There is scope for debate over the exact historical period when the concept of the musical work was established, still more over the moment when musicians started to produce works, but we shall surely agree on the central defining characteristics of this category: a work, as Lydia Goehr puts it, is ‘a complex structure of sounds related in some important way to a composer, a score, and a given class of performances’. There is a suspicion that this type of musical production is peculiar, at least in its origins, to that system, with all its associated social, aesthetic and discursive apparatuses, which Leo Treitler has termed the WECT: the West European Classical Tradition. (Acronyms can serve the reificatory function, useful on occasions, of displaying the object for the fascinated scrutiny characteristic of the museum visitor.) As the authority of this system apparently implodes in the late twentieth century – at the same time, ironically, as it completes its dissemination to the last corner of the globe – it seems natural to question the sustainability of the work-concept. The contemporaneous rise in prominence of pop music provides a particular and pressing context for this question, since popular music, as Goehr points out, seems generally to be uncomfortable with ‘work’ thinking. It is not surprising, then, that a key theme in popular music studies since its beginnings some thirty years ago has been a concern to place a politics of pop practice in opposition to the apparently quasi-religious inventory of iconic classical objects.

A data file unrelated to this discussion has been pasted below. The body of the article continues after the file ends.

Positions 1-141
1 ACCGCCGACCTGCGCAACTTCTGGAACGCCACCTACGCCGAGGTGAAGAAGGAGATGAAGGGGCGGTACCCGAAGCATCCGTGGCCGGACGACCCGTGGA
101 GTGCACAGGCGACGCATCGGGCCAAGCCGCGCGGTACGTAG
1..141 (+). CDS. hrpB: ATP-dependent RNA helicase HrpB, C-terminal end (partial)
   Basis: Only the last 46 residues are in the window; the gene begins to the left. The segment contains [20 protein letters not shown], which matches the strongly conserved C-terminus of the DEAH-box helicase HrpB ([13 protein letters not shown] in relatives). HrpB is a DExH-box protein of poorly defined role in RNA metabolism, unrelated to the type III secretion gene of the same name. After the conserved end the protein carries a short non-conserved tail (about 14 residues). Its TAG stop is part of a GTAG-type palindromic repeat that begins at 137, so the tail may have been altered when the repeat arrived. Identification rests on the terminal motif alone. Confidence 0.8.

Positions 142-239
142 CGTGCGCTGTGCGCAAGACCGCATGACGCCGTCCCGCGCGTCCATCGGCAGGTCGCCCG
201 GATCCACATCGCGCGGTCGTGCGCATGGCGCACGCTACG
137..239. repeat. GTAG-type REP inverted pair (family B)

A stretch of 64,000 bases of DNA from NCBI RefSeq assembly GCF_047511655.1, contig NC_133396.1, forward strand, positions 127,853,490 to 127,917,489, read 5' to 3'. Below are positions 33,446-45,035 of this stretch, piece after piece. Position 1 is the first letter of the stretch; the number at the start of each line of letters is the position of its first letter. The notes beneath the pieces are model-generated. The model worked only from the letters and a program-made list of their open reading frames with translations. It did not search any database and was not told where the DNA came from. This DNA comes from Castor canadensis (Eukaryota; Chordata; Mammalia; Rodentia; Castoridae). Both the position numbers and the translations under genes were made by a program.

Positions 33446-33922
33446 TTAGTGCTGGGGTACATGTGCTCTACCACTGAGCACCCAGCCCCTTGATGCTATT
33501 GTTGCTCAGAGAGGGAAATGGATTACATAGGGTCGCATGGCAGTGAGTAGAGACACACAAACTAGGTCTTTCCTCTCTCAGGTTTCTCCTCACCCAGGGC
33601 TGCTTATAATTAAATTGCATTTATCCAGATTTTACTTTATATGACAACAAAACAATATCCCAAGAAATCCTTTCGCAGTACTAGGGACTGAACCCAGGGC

The pop critique, explicit in much of the scholarship, implicit (arguably) in the music, is three-pronged. Popular music pieces can only rarely and in heavily qualified ways be attributed to a single author: a composer. More commonly, their production is a collaborative process, which may involve lyricists, songwriters, singers, instrumentalists, arrangers, orchestrators, producers, engineers, set designers, video directors and more. Transmission of these pieces between musicians is as much – and often more – through aural and oral channels as it is through scores; notation is rare today, and even when used is, and has been, generally no more than a sketch, an outline, a starting-point, or else an attempt to approximate what has already been achieved, in performance or recording studio, through non-literate methods.